When you put a finish line on things you enjoy, it’s sort of like giving yourself an expiration date for fun. As an ambitious person, I naturally crave finish lines, but they also take me out of the moment. Instead of focusing on how pleasant it is to write with a cup of tea in my office, I’m focused on reaching a BIG ASS GOAL. It’s like speed reading a really good book. I rush through the best parts to get to the end, but when I get there, I’m bummed because it’s over.
Okay, sometimes finish lines unavoidable—a book has a due date, the speaking gig is over, your project has a strict deadline. But this is precisely why I think it’s important to play with activities that don’t have finish lines. If you like to write, but your writing has a due date, add some freewriting time in your schedule.
Or just flex your play muscle with a totally different activity. I’ve always enjoyed photography, for instance, and part of the reason it’s fun is that for me, it’s totally boundless and free. There are no goals I’m trying to reach, no milestones to hit. I just take pictures of stuff.
Lesson #4: You have to make time for inspiration
We tend to think of inspiration the same way we think of the joy of finding five bucks in a coat pocket. It’s nice when it happens, but it’s not something you plan.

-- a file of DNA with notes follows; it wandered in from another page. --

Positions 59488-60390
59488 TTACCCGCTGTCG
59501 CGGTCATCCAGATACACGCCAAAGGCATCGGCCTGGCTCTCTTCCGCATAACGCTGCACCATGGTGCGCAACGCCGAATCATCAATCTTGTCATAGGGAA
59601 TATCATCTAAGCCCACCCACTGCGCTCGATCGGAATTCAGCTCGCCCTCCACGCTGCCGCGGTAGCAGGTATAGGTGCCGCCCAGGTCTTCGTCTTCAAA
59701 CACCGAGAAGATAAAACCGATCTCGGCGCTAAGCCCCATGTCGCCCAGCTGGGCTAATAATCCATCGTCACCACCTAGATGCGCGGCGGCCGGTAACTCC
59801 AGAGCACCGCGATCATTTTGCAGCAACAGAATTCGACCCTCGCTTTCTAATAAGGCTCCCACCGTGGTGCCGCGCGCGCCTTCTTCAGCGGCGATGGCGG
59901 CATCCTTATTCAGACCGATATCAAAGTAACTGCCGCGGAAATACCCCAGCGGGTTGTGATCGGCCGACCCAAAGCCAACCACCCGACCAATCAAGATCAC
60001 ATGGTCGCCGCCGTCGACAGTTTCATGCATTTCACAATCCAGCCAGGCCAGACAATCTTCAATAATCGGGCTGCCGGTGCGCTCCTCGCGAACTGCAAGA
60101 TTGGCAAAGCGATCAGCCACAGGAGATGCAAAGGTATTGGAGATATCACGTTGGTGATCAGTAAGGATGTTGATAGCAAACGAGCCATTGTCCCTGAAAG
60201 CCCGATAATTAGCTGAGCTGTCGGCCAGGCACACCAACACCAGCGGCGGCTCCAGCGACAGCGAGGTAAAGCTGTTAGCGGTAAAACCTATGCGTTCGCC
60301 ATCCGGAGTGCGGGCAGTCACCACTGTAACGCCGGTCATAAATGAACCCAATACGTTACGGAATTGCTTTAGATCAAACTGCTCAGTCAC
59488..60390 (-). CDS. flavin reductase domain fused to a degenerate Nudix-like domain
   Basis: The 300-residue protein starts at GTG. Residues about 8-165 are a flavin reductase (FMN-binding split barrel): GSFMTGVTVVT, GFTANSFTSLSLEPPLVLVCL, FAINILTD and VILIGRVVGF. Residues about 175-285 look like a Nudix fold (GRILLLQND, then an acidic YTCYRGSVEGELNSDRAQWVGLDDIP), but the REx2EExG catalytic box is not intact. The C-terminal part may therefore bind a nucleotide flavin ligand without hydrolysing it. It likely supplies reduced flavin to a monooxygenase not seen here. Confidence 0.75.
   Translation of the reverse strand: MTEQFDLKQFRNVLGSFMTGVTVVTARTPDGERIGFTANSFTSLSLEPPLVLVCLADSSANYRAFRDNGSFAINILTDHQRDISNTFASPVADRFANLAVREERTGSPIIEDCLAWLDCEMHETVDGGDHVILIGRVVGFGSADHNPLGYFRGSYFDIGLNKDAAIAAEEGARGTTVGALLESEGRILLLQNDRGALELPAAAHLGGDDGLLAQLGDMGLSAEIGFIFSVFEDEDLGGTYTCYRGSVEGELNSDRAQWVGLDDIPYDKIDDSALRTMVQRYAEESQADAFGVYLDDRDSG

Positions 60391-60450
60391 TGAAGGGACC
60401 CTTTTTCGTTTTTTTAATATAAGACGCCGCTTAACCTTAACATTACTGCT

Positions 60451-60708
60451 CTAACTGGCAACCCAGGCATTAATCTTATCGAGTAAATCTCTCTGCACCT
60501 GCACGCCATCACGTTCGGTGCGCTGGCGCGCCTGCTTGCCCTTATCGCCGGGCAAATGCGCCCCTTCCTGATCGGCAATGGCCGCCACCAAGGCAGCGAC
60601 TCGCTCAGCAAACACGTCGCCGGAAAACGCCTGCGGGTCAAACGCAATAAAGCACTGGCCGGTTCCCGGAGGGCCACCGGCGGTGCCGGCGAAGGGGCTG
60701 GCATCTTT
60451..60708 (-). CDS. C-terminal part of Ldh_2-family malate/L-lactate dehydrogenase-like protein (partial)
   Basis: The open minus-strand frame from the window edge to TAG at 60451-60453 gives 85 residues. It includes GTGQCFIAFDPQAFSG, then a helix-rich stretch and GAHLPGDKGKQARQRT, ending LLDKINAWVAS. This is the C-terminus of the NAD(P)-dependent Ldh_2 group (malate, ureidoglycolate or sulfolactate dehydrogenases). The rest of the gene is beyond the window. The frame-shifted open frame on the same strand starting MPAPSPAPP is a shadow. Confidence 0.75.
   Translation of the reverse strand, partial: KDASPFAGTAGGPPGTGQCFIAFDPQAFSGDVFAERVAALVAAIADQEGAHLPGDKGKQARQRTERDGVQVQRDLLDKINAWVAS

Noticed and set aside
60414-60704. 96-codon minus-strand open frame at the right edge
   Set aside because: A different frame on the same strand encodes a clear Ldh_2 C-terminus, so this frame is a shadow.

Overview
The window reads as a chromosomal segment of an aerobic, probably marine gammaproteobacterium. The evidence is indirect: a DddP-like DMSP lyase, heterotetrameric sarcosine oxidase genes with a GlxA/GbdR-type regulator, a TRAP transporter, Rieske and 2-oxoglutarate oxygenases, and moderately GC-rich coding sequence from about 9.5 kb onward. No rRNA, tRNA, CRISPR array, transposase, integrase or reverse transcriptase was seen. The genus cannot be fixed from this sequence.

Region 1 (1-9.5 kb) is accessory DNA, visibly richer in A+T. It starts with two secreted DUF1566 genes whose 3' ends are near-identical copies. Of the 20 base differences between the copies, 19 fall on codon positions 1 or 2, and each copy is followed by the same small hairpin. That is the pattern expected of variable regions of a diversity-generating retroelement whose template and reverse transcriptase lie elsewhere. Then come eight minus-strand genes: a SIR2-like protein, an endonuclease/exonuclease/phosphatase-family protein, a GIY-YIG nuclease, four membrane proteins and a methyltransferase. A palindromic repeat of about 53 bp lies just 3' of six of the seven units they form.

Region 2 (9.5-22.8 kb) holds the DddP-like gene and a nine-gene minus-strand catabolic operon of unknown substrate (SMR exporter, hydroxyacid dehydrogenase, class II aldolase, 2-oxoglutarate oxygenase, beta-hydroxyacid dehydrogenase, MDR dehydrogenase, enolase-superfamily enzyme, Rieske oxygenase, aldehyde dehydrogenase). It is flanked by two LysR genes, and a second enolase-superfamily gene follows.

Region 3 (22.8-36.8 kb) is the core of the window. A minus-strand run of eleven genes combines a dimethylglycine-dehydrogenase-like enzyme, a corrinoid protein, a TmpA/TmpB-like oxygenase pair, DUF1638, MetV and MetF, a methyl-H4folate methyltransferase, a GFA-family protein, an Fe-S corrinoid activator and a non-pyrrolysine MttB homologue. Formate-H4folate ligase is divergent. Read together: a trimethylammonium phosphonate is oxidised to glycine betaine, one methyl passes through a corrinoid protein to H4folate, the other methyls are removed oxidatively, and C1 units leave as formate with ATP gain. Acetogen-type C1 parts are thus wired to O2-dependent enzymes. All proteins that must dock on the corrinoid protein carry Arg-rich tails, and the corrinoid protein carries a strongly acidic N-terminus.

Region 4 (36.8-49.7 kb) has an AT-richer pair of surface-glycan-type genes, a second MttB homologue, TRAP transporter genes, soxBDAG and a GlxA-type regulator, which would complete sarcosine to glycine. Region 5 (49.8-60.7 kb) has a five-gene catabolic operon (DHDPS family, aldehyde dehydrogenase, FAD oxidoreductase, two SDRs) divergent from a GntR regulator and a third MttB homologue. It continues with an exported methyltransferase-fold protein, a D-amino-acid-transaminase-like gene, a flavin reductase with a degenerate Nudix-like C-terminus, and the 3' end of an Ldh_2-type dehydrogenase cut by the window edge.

But I firmly believe that if you want to be inspired, you have to slap on some pants, get your butt out of the house, and put yourself in situations where inspiration can happen. For example, inspiration always hits when I travel. I’m in the air, clouds next to me, en route to wherever, and suddenly I feel a jolt of creative energy in my belly. “Oh, I remember this feeling,” I think to myself. “Whoa, I didn’t know I needed it again.”
It’s easy to forget how inspiration and excitement feel, and how necessary they are to your well-being, if you haven’t felt that way in a while. If that’s you, you’re in what’s called a comfort zone… and nothing terribly exciting happens there.
But you don’t have to travel across the country or hop on a flying school bus to get out of your comfort zone. You could go apple picking. Or see a play. Or call up an old friend. Or talk to a kind stranger in line at the grocery store. You never know what’ll get you ticking and jumping into a new project or interest, or just doing something different.
Getting messy means shaking up your life in small but uncomfortable ways—tinkering with random interests just for the sake of tinkering. It’s about conquering fears. Less hustle, more experimentation. In the end, I didn’t have some grand epiphany about the meaning of my life or even my career. I did, however, channel my own inner Ms. Frizzle. At least a little. Some things don’t need to be measured, quantified, or turned into a goal. Lately, I feel like a mess. I’m learning to be okay with that.
Readers, I’d love to hear from you. How do you make time to tinker in your day-to-day lives? If you’re a Type A multipod like me, how do you get over your need to systematize everything and just have fun? Sound off below.